A New History of Environmental and Natural Resource Economics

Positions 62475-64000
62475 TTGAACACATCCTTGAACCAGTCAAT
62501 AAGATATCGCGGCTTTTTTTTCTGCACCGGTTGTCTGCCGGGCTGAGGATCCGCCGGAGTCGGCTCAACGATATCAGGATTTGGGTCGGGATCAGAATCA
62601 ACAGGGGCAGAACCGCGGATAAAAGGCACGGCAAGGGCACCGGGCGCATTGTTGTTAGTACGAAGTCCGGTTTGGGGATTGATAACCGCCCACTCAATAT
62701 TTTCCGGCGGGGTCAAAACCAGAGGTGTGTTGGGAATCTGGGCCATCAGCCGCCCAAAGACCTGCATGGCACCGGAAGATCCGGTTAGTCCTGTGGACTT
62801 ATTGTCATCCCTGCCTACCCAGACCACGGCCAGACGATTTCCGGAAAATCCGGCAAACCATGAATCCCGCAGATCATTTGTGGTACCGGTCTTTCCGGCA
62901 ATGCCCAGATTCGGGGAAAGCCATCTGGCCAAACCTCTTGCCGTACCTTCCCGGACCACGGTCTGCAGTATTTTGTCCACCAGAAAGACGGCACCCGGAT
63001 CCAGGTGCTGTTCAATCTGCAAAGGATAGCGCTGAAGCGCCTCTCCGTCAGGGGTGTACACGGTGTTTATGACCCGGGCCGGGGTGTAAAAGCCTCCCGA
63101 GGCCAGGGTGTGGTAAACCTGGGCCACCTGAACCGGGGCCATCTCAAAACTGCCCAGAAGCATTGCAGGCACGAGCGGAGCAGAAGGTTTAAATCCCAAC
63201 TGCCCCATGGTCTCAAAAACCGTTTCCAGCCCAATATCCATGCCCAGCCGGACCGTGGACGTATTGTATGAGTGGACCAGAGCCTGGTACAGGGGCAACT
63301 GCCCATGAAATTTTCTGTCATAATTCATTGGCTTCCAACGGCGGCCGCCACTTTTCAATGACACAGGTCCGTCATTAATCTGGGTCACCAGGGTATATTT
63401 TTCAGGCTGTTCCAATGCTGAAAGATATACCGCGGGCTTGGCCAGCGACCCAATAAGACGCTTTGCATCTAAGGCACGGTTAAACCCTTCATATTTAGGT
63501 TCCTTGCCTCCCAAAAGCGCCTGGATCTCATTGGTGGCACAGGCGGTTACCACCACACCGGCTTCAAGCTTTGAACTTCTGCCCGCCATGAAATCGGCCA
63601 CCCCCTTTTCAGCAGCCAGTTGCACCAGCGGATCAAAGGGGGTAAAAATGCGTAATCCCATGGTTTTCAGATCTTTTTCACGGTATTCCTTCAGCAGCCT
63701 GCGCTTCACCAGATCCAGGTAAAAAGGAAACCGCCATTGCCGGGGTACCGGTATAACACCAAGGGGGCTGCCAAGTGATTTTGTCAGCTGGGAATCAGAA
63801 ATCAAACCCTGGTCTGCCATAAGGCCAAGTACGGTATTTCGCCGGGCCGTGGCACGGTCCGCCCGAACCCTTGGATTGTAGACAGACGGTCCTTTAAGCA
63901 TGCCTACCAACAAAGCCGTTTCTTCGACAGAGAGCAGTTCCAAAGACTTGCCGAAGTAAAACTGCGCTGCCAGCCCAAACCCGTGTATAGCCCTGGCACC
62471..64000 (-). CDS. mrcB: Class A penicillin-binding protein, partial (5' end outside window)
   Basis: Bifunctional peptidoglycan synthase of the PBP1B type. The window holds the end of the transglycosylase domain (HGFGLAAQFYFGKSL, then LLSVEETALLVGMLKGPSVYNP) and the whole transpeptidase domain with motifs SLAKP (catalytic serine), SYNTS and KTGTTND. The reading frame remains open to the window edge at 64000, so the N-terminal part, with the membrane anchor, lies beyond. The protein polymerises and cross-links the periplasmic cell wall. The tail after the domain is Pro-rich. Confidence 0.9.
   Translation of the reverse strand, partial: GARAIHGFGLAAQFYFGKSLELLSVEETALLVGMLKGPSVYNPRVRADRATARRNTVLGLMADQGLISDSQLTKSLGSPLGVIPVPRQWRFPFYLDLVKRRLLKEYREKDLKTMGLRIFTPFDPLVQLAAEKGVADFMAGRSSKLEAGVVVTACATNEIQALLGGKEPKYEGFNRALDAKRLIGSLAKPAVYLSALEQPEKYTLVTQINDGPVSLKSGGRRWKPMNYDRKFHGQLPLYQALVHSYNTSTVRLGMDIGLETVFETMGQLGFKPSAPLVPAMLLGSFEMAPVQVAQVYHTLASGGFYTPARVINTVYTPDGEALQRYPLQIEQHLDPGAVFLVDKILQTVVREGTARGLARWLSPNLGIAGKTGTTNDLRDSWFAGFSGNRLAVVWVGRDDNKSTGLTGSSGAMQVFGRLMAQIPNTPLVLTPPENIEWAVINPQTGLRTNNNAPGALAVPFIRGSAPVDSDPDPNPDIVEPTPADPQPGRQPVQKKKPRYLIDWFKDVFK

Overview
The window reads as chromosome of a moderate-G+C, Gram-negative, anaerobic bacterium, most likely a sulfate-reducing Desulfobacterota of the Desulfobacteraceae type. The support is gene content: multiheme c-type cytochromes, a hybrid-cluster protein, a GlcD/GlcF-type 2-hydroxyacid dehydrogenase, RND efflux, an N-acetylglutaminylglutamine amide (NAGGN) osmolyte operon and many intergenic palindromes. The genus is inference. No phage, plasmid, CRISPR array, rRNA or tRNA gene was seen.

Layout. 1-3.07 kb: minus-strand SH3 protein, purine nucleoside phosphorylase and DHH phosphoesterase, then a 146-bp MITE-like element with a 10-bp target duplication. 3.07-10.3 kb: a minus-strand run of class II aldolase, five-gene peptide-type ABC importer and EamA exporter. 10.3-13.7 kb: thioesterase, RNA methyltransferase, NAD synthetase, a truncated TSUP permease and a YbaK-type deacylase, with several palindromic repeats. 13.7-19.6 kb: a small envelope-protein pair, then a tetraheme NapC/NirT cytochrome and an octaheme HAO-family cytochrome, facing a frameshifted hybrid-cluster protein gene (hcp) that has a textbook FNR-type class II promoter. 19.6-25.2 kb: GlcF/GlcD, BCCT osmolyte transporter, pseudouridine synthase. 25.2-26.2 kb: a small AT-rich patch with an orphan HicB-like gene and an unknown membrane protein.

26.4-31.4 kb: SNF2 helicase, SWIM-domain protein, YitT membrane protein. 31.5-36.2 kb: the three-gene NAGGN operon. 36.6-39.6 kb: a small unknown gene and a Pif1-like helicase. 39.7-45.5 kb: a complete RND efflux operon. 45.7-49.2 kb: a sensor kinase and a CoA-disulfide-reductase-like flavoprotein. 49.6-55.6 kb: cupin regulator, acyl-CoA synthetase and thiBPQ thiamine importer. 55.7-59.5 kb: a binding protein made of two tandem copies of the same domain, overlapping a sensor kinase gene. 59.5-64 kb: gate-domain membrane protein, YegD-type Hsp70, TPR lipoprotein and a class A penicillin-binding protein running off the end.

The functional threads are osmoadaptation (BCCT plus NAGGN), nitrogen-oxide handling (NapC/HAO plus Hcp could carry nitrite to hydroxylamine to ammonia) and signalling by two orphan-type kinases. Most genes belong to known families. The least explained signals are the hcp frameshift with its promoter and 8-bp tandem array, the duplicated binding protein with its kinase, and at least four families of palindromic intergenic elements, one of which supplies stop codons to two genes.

The history of environmental economics, i.e. the history of the integration of environmental concerns (resource depletion, pollution, climate change, biodiversity loss) into the discipline of economics, is quite well known. To name just a few milestones, it usually includes the Physiocrats, Jevons’s coal question, Marshall’s and Pigou’s externalities, Hotelling’s 1931 model, Coase’s theorem, Hardin’s tradgedy of the commons, up to Nordhaus’s DICE model. This history of the economics-environment nexus is, however, not the only one to tell. From the Renaissance to the mid-20th century, many others — economists, naturalists and social theorists — examined the relations between economic and natural dynamics, by formulating proposals that have largely been forgotten. Those ideas, including Linnaeus’s economy of nature, Goethe’s natural philosophy, French and British sanitary reformism, Russian and Soviet ecology, Popper-Lynkeus’s dual theory or 1920s-1930s American land economics, deserve to be rehabilitated at a time when everyone is seeking for solutions to the 21st-century ecological crisis. By looking at other disciplines in the social and natural sciences, we realise that the history of economics relating to environment concerns is much richer (and more unexpected) than we usually think. This presentation will be based on the recently published book ‘A History of Ecological Economic Thought‘ (London & New York: Routledge, 2022 ), co-authored with Marco P. Vianna Franco (KLI Vienna).